Wednesday, November 9, 2016

Today, I Mourn. But I Will Not Linger Here.

I was not going to write anything. Especially not today, when it is all so fresh. What if I feel differently once emotions have tempered? (And, of course, I will. At least to some degree.) But writing is what I do. It's how I process and it's been that way ever since I learned to spell. I wrote a blog post the day after the elections in 2004, 2008, and 2012 (and after prior elections I'm sure I wrote a journal entry or passed a note in class or something). So I decided this occasion should be no different. And what I have to share is this . . .

I'm giving myself permission to take a couple of days to mourn. I cannot pretend that I don't need it. I ache for our country today.

I mourn that I held one child tightly in each arm this morning as they cried, after staying awake all night and wondering what I would say. That I had to tell them, "The president does not get to define who you are or what you get to do. Don't give him that much power. He is one man. You are kind and strong and worthy of respect. You will continue to be kind and deserving of respect and you will be strong for others. This family is going to show love more than ever. You will keep playing ball and running around with your friends and being a kid. None of that will change. I am sad, too. But I love America and the people who live here and I know that goodness is going to rise from this."

I mourn that I almost lost it when I held my daughter's face in my hands, looked her in the eyes, and made sure she understood that what our future president thinks of us means that she must all the more loudly proclaim the intelligent and powerful young woman that she is.

I mourn my belief that our national security is now at greater risk. That we now face more danger from threats both domestic and abroad. That our nation just voted for a greater chance of war. That we voted for an authoritarian regime.

I mourn that as a Constitutional conservative who values small government and liberty and the beautiful system that is federalism, I am struggling to figure out where I belong in this political landscape.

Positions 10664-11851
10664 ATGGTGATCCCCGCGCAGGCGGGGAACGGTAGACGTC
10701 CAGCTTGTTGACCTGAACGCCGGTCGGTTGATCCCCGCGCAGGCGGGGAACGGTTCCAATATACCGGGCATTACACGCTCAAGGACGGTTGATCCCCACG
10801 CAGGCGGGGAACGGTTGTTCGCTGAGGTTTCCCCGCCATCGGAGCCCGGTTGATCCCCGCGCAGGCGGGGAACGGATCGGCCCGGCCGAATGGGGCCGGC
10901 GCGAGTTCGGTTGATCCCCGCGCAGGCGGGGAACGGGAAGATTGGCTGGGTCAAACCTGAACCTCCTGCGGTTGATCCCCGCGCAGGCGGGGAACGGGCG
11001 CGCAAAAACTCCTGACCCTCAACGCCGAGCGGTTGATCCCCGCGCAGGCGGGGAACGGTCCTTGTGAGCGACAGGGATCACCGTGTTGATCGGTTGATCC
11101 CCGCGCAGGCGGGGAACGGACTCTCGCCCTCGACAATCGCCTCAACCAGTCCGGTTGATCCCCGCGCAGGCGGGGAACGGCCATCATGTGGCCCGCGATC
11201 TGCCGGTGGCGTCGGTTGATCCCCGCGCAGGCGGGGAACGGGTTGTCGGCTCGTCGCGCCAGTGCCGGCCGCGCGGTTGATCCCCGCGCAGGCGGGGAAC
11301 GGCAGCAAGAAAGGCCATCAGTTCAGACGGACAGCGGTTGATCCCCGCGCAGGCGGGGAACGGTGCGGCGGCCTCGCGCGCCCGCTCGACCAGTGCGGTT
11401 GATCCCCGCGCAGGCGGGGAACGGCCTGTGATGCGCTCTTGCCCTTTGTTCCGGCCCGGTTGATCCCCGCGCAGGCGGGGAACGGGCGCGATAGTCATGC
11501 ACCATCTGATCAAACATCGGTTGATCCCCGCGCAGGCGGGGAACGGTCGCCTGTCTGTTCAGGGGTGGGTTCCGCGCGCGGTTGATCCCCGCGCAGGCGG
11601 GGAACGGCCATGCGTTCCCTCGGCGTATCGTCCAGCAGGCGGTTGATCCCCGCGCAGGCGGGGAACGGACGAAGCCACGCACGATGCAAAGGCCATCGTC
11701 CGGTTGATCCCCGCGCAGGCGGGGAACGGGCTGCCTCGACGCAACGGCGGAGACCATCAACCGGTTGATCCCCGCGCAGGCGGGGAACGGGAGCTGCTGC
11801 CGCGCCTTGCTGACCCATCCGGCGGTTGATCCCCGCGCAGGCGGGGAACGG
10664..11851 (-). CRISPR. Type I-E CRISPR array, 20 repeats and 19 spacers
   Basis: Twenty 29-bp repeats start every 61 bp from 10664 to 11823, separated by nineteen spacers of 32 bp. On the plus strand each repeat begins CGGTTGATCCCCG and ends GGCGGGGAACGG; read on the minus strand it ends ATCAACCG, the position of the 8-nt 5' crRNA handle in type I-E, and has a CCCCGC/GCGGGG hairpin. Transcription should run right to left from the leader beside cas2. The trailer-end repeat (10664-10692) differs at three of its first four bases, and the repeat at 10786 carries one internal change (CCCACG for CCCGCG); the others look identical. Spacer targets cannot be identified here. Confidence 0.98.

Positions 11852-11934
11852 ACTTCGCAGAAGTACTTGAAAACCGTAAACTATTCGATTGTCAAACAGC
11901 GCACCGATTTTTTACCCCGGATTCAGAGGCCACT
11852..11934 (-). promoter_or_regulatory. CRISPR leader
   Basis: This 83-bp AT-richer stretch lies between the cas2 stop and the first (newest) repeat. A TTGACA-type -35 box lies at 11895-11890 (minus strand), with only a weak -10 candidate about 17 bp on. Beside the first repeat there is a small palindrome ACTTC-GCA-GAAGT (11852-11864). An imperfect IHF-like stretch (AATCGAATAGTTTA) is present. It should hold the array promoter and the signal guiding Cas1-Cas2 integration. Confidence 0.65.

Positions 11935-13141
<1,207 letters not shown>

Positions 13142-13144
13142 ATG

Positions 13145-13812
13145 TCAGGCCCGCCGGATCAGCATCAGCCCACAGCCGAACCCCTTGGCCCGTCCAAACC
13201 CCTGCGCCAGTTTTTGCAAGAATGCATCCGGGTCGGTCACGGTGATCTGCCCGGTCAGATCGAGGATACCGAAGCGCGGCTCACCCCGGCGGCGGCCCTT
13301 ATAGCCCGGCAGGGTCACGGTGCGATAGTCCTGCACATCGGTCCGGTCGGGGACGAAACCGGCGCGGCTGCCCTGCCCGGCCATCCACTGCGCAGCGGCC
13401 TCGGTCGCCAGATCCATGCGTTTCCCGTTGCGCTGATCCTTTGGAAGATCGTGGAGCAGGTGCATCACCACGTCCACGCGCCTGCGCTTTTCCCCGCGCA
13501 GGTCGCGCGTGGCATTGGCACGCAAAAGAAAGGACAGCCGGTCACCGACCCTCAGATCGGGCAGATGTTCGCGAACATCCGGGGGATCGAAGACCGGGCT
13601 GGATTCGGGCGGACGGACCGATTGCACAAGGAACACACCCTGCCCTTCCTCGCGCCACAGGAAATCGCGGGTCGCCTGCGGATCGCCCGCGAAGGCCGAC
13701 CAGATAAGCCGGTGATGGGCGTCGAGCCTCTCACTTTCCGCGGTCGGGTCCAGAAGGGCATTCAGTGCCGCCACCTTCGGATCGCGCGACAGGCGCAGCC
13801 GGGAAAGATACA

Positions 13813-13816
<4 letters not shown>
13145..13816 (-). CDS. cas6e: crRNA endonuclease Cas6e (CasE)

I mourn what this election appears to say about our nation's character -- that understandable anger at being left behind or ignored or used by the established ruling class for so long can justify voting for someone with a long track record of thinking very little of his fellow humans and who has shown a frighteningly minimal interest in, or knowledge of, policy issues.

I mourn that I have heard from black friends and Asian friends and gay friends who feel like the country they are living in today is different than the one in which they fell asleep last night.

I mourn that some people are gloating or laughing about how the election turned out. I mourn that some others would have done the same if the results had been different.

But I'm not going to stay in my grief. I'm leaving my points of concern in this post and then moving on. And I promise I won't be a sore loser or engage in name calling. There really is no part of me that wants to do so. I don't have any animosity toward Trump specifically. I recognize that he is just a symbol of a country with some hurdles to face. Besides, grief and anger create a helpless place to be and certainly do not lend to going forward. I've already been encouraged by so many today speaking up and proclaiming that love is still going to win, that this election must be countered by kindness. As one of my friends said, though, "This must not be just words. We must put our words into action."